I loved how Anne was so animated and how she terribly loved the many wonderful places she saw along the way; Marilla finally agreeing to let Anne stay; “carrots”; Anne’s and Diana’s company together and with Aunt Josephine; Anne’s views on God and prayers; Anne’s little mistakes and making up for them; finding kindred spirits; Marilla softening up to Anne and her ways – her maternal love finally surfacing; Gilbert’s pursuit in wanting to know Anne better; Matthew buying stuff for Anne; Anne realizing she has forgiven Gilbert already; preparing for the Entrance; Anne’s hopes and ambitions for herself and concern and compassion for the Cuthberts; Anne’s and Gilbert’s rivalry and potential friendship; Anne’s perspective on certain things, like wealth –
“We are rich,” said Anne staunchly. “Why, we have sixteen years to our credit, and we’re happy as queens, and we’ve got all imaginations, more or less. Look at that sea, girls – all silver and shadow and vision of things not seen. We couldn’t enjoy its loveliness any more if we had millions of dollars and ropes of diamonds. […]
and the last remaining chapters, though they were sad and elicited a few cries from me, held so much hope, selflessness, love, and the value of family and home.
I pray to be inspired by Anne’s dedication in coming of age so gracefully and using her words more wisely as she grows up. She is like a friend and role model to me on navigating my own way into becoming more like a lady than a little girl and to putting myself in service to others with love and care.
“I’m not a bit changed – not really. I’m only just pruned down and branched out. The real me – back here – is just the same. It won’t make a bit of difference where I go or how much I change outwardly; at heart I shall always be your little Anne, who will love you and Matthew and dear Green Gables more and better every day of her life.”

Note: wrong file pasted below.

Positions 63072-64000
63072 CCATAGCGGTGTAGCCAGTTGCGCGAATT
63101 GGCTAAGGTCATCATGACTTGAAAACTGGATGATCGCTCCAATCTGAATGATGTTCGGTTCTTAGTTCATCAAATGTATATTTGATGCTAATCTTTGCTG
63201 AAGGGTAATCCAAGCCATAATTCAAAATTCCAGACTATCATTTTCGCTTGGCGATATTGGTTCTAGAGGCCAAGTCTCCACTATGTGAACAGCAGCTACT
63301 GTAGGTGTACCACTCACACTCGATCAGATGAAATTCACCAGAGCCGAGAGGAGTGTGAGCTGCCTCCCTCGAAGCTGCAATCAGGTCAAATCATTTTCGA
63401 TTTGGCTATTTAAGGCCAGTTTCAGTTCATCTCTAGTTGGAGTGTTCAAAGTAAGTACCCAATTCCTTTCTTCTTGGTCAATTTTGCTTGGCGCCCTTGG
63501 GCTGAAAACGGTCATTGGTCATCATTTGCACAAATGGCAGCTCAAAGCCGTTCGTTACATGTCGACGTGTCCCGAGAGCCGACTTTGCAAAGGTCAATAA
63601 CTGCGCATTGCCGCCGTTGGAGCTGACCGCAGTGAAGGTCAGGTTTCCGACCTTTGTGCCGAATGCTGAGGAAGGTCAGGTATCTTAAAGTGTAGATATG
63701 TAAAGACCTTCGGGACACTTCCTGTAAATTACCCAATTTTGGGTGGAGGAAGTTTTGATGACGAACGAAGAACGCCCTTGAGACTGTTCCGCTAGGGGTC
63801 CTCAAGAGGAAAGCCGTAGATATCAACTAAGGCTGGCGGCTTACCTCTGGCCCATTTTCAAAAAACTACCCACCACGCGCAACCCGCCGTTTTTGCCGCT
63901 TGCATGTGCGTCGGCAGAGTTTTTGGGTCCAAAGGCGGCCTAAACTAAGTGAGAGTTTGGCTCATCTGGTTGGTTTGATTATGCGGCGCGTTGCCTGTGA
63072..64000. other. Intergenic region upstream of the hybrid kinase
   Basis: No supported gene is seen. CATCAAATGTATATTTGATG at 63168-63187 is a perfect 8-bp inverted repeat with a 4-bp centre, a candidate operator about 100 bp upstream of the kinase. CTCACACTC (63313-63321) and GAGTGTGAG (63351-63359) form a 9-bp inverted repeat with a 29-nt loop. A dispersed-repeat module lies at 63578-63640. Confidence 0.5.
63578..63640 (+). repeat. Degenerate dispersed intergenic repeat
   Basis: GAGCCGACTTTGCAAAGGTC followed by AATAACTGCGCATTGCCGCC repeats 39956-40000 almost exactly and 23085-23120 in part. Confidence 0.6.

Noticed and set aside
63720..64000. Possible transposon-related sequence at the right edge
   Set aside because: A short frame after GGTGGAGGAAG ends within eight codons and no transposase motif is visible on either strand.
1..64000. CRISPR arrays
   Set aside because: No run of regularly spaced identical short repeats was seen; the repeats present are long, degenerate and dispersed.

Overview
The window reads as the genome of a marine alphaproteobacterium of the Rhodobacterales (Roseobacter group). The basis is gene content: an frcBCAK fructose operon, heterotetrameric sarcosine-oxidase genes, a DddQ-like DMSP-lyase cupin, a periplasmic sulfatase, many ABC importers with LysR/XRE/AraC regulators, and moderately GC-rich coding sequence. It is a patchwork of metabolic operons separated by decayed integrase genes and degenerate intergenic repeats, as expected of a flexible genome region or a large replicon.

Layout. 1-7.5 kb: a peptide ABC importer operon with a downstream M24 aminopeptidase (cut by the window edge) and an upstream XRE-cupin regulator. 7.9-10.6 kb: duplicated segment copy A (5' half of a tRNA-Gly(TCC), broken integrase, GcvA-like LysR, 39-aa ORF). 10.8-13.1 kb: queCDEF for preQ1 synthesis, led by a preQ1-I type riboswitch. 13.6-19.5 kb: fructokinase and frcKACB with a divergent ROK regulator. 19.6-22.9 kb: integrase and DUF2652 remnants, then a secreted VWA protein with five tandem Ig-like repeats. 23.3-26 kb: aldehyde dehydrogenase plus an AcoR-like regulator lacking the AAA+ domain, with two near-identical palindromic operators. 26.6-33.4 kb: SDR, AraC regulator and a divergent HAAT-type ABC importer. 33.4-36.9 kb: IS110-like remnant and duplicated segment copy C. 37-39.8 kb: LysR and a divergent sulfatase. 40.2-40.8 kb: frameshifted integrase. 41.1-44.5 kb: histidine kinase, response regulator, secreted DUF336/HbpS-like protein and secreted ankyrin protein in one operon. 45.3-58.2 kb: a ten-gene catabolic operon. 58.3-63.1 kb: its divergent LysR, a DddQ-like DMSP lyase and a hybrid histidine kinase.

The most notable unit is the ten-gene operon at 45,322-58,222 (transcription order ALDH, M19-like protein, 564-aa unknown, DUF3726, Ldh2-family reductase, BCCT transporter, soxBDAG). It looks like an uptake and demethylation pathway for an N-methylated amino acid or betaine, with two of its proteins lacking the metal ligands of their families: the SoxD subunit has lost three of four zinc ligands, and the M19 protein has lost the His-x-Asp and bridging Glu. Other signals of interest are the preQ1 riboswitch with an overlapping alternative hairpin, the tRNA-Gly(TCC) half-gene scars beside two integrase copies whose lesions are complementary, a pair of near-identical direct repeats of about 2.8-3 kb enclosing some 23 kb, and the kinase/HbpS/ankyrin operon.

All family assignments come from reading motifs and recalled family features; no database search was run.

But of course, I will still keep my youthfulness and pure imagination at times. It’s like what Matthew Cuthbert said:
“Don’t give up all your romance, Anne,” he whispered shyly, “A little bit of it is a good thing – not too much, of course – but keep a little of it, Anne, keep a little of it.”
In the first half of the book while Anne was still enjoying her childhood and playing wild to her imaginings, she would have many stories in her mind.
“Isn’t it splendid to think of all the things there are to find out about? It just makes me feel glad to be alive–it’s such an interesting world. It wouldn’t be half so interesting if we know all about everything, would it? There’d be no scope for imagination then, would there?”
she would pretend she was Cordelia. She would pretend to be someone she was not. She would pretend about having frills and laces and a beautiful room, and one cannot blame an orphan child who have gone through a lot for that.
Yet as the book neared its ending, Anne became more and more herself now, less talking big words, less imagining and pretending.
“Well, I don’t want to be any one but myself, even if I go uncomforted by diamonds all my life,” declared Anne. “I’m quite content to be Anne of Green Gables, with my string of pearl beads.”
Truly, the characters we meet in books become our friends, and if we’re lucky, they can be our teachers and witnesses too, like how Anne has taught me that it is possible to become better than we were yesterday, that if we are to imagine we must imagine the good, that we need one another to live and love, and that tomorrow is a new day with no mistakes in it… Yet.